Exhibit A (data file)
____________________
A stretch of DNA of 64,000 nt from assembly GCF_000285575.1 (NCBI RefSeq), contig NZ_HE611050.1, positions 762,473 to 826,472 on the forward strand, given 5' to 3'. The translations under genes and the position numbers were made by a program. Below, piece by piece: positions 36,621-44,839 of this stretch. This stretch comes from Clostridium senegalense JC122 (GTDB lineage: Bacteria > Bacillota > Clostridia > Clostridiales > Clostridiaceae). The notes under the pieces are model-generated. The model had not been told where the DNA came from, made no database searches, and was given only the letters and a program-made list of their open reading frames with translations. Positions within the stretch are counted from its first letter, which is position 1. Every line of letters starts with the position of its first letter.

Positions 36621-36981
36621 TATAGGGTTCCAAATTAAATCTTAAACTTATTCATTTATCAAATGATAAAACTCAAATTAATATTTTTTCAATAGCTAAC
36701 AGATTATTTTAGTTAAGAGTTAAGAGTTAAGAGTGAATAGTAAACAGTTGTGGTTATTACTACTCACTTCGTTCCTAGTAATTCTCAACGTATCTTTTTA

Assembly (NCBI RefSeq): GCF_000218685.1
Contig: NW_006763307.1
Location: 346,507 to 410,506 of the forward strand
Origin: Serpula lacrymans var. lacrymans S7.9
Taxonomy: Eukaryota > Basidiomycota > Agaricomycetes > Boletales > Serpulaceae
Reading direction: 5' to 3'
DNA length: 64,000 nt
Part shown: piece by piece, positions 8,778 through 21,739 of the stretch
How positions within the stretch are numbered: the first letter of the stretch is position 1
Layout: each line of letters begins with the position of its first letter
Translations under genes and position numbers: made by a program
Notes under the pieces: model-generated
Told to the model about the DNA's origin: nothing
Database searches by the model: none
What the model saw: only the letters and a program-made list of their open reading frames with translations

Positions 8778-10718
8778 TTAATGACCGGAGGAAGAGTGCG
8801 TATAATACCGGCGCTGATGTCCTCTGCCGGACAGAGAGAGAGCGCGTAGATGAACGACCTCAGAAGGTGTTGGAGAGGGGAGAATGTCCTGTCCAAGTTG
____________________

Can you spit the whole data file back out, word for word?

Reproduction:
A stretch of DNA of 64,000 nt from assembly GCF_000285575.1 (NCBI RefSeq), contig NZ_HE611050.1, positions 762,473 to 826,472 on the forward strand, given 5' to 3'. The translations under genes and the position numbers were made by a program. Below, piece by piece: positions 36,621-44,839 of this stretch. This stretch comes from Clostridium senegalense JC122 (GTDB lineage: Bacteria > Bacillota > Clostridia > Clostridiales > Clostridiaceae). The notes under the pieces are model-generated. The model had not been told where the DNA came from, made no database searches, and was given only the letters and a program-made list of their open reading frames with translations. Positions within the stretch are counted from its first letter, which is position 1. Every line of letters starts with the position of its first letter.

Positions 36621-36981
36621 TATAGGGTTCCAAATTAAATCTTAAACTTATTCATTTATCAAATGATAAAACTCAAATTAATATTTTTTCAATAGCTAAC
36701 AGATTATTTTAGTTAAGAGTTAAGAGTTAAGAGTGAATAGTAAACAGTTGTGGTTATTACTACTCACTTCGTTCCTAGTAATTCTCAACGTATCTTTTTA

Assembly (NCBI RefSeq): GCF_000218685.1
Contig: NW_006763307.1
Location: 346,507 to 410,506 of the forward strand
Origin: Serpula lacrymans var. lacrymans S7.9
Taxonomy: Eukaryota > Basidiomycota > Agaricomycetes > Boletales > Serpulaceae
Reading direction: 5' to 3'
DNA length: 64,000 nt
Part shown: piece by piece, positions 8,778 through 21,739 of the stretch
How positions within the stretch are numbered: the first letter of the stretch is position 1
Layout: each line of letters begins with the position of its first letter
Translations under genes and position numbers: made by a program
Notes under the pieces: model-generated
Told to the model about the DNA's origin: nothing
Database searches by the model: none
What the model saw: only the letters and a program-made list of their open reading frames with translations

Positions 8778-10718
8778 TTAATGACCGGAGGAAGAGTGCG
8801 TATAATACCGGCGCTGATGTCCTCTGCCGGACAGAGAGAGAGCGCGTAGATGAACGACCTCAGAAGGTGTTGGAGAGGGGAGAATGTCCTGTCCAAGTTG